Landmark vote gives boost to threatened sharks
More than 50 species of shark are to be given protection from overexploitation in what's being seen as a milestone for shark conservation.
Nearly 200 countries have voted to add a raft of sharks to the list of species protected under global trade rules. The measures apply to the requiem shark family which includes Tiger Shark, as well as to six small hammerhead sharks.
Tiger Shark is one of the species set to benefit from the new protections (Albert Kok).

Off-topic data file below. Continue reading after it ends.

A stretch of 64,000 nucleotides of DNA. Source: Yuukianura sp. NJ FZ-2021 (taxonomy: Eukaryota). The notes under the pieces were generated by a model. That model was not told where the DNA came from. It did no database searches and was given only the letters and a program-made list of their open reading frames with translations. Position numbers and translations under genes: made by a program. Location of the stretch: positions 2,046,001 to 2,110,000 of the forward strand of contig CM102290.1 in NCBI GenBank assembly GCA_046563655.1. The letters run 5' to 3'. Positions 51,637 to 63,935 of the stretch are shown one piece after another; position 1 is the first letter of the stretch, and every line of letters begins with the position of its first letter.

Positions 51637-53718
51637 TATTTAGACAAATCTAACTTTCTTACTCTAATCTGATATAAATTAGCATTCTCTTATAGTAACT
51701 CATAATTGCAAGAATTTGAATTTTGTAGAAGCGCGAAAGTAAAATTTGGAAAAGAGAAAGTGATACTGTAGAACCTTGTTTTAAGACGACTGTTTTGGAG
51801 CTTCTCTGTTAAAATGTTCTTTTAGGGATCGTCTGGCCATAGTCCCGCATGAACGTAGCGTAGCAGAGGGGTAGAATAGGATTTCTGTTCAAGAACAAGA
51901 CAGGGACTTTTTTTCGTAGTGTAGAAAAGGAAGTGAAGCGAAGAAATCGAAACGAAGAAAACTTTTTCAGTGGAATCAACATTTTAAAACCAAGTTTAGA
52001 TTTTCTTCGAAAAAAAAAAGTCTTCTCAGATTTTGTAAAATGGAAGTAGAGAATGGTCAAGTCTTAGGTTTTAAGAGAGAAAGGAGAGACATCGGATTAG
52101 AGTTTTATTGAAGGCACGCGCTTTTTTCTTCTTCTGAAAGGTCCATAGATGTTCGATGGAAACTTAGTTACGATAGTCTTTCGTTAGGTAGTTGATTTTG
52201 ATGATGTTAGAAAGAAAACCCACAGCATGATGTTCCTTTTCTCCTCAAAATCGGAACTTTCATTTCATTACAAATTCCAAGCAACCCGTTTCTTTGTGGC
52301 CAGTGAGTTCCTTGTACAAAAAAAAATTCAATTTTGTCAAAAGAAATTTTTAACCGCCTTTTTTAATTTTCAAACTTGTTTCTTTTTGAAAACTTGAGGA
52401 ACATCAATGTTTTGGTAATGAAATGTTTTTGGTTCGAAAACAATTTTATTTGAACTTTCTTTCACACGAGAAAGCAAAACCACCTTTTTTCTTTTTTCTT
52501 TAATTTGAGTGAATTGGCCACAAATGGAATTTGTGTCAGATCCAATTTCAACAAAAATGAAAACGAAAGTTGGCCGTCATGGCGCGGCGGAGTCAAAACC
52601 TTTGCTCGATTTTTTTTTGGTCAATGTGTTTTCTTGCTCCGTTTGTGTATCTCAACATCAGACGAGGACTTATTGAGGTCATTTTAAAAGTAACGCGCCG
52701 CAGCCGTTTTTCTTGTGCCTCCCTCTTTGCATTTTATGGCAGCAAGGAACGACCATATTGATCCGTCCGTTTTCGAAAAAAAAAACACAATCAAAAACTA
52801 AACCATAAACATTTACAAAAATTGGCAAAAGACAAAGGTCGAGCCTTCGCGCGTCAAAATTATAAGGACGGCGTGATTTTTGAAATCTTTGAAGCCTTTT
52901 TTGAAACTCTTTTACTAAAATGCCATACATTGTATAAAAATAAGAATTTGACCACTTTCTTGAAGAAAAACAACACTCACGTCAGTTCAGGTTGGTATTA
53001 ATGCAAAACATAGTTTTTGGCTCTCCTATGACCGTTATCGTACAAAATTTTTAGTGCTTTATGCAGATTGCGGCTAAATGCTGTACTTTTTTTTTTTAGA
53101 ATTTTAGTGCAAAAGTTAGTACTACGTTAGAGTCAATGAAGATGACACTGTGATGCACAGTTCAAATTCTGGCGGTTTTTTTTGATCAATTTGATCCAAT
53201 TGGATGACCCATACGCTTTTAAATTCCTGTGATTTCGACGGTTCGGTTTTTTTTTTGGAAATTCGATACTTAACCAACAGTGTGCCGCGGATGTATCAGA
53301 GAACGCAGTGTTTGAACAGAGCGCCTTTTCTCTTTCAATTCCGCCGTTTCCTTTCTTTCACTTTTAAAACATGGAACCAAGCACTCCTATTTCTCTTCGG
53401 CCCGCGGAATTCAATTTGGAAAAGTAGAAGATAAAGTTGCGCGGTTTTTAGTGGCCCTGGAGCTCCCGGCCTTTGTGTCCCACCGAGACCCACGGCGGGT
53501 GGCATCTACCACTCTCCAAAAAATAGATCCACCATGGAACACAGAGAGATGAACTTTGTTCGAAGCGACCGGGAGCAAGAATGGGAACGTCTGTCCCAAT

The sharks are being pushed to the edge of extinction by the trade in fins to make shark fin soup. This "landmark" vote will give these two shark families "a fighting chance" of survival, said Sue Lieberman of the New York-based Wildlife Conservation Society (WCS).
"We know that there's a biodiversity crisis," she said. "One of the major threats to species in the wild is overexploitation for trade."
Luke Warwick, Director of Shark and Ray Conservation at WCS: "The proposals adopted today for the requiem and hammerhead sharks, championed by the government of Panama, will forever change how the world's ocean predators are managed and protected."